A Quick, Natural Stress-Relieving Hack You've Never Tried
The term “tapping” may not be synonymous with health and healing for you... yet. But adopting this method, also known as the emotional freedom technique, might be the answer to liberating yourself from stress, anxiety, and even trauma. The real beauty of this technique, aside from benefitting your well-being, is the fact that it puts your health in your own hands, literally.
Nick Ortner, New York Times best-selling author of The Tapping Solution, is determined to make this natural healing phenomenon, a mix of ancient Chinese acupressure and modern psychology, mainstream as the secret to emotional wholeness and physical relief. He says tapping is in the same vein as acupuncture and acupressure, with the goal of stimulating the body’s energy meridian points, but in this case, with the use of your fingertips instead of tons of tiny needles.
How does it all work? By stimulating these energy points, the body’s balance can be restored while emotional and physical symptoms that stem from energy disruption can be healed. Studies link this stimulation to reducing activity in the amygdala, a part of the brain known as your body’s alarm system. Trauma or fear triggers the amygdala, which floods the body with the “stress hormone” known as cortisol but this activity can be rapidly reduced with the practice of tapping.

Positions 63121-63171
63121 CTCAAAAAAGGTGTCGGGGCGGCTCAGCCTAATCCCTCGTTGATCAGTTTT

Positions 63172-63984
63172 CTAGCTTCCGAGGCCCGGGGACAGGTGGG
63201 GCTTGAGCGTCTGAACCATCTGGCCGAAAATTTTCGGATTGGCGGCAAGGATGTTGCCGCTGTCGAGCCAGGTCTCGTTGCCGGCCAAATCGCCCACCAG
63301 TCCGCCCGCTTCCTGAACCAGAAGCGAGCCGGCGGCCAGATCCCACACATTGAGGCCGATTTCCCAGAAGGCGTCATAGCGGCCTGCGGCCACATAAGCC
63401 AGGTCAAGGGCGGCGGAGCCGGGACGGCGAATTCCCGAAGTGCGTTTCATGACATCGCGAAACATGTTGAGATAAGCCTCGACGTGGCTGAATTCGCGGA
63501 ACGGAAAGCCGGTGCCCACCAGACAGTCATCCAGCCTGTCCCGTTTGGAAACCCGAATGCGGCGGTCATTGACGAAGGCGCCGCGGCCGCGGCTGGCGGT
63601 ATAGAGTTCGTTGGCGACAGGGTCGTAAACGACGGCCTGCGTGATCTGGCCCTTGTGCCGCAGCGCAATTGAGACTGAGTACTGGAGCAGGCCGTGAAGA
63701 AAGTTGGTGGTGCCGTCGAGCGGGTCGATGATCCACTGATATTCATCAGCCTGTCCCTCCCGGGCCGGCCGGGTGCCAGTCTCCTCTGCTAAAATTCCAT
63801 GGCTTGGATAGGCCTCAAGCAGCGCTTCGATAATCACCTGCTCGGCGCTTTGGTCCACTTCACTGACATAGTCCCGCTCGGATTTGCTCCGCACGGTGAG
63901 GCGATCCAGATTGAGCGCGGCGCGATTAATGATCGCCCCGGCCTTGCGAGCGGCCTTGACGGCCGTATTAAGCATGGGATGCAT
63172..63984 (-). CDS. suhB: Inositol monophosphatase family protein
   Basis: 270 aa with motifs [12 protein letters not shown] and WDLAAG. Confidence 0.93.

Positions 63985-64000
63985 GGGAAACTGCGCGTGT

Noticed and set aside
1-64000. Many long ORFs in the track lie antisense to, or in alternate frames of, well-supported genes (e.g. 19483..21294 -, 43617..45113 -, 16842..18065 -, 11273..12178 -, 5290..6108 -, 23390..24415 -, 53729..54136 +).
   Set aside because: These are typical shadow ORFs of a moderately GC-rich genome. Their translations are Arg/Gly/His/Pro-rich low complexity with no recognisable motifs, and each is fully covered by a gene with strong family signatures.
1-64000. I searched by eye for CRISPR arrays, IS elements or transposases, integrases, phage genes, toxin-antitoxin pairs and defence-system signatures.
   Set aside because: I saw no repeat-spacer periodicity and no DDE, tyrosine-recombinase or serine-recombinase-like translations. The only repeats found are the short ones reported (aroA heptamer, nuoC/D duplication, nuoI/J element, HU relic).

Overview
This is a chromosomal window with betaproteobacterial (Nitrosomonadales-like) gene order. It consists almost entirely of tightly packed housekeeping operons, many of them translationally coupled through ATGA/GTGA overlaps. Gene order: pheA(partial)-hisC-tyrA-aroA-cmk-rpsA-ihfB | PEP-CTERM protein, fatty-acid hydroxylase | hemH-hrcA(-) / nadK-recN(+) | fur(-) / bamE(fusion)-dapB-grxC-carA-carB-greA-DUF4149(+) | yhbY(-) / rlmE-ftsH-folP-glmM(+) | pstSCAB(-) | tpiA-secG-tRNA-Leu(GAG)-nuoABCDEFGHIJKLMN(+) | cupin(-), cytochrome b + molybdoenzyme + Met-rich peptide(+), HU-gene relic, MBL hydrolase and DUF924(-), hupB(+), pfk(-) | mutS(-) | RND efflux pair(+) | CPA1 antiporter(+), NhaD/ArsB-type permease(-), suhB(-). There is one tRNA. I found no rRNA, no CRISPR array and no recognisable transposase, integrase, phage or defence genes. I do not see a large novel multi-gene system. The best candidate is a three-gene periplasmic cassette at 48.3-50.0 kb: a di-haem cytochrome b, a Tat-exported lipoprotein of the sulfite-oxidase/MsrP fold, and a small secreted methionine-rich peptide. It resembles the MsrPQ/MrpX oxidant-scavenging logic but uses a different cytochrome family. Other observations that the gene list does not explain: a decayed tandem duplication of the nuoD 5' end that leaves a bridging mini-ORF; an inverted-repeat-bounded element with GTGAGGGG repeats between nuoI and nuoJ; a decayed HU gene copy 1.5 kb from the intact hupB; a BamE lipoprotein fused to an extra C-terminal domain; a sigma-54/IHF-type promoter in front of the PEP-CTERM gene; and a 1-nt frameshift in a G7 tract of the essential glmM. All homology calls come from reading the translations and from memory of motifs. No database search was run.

Though the technical explanation of EFT seems complex, employing the actual technique is easy and approachable for anyone. Aside from the act of physically tapping into your body’s energy points, a component of meditation is incorporated, which helps calm the mind while focusing on the issue at hand. This happens in the form of an affirmation statement (acknowledging the problem and following it with a statement of acceptance), which is repeated three times. Before the tapping sequence begins, a level of distress is rated (on a scale of one to 10) and the place where it manifests itself on the body is identified.
The idea is to maintain mental focus by using these positive affirmations as you tap the body’s meridian points (five to seven times each) with comfortable but firm pressure. The basic tapping sequence for anxiety involves nine points (in order): the “karate chop” (on the side of your hand), front of the eyebrow, side of the eye, under eye, under the nose, chin, collarbone, underarm, and the top of the head. After completing the sequence, it may be repeated if anxiety is still present. Combining the positive affirmation statements with this sequence channels your body’s energy into a more positive flow. Tapping could be the changing force in your quality of life as you bring a natural balance to your body and mind.
Learn more in Ortner's book below.
Have tried tapping, acupuncture, or acupressure? Have they been successful for you? Share your experiences below.
Opening photo: Taylor Jewell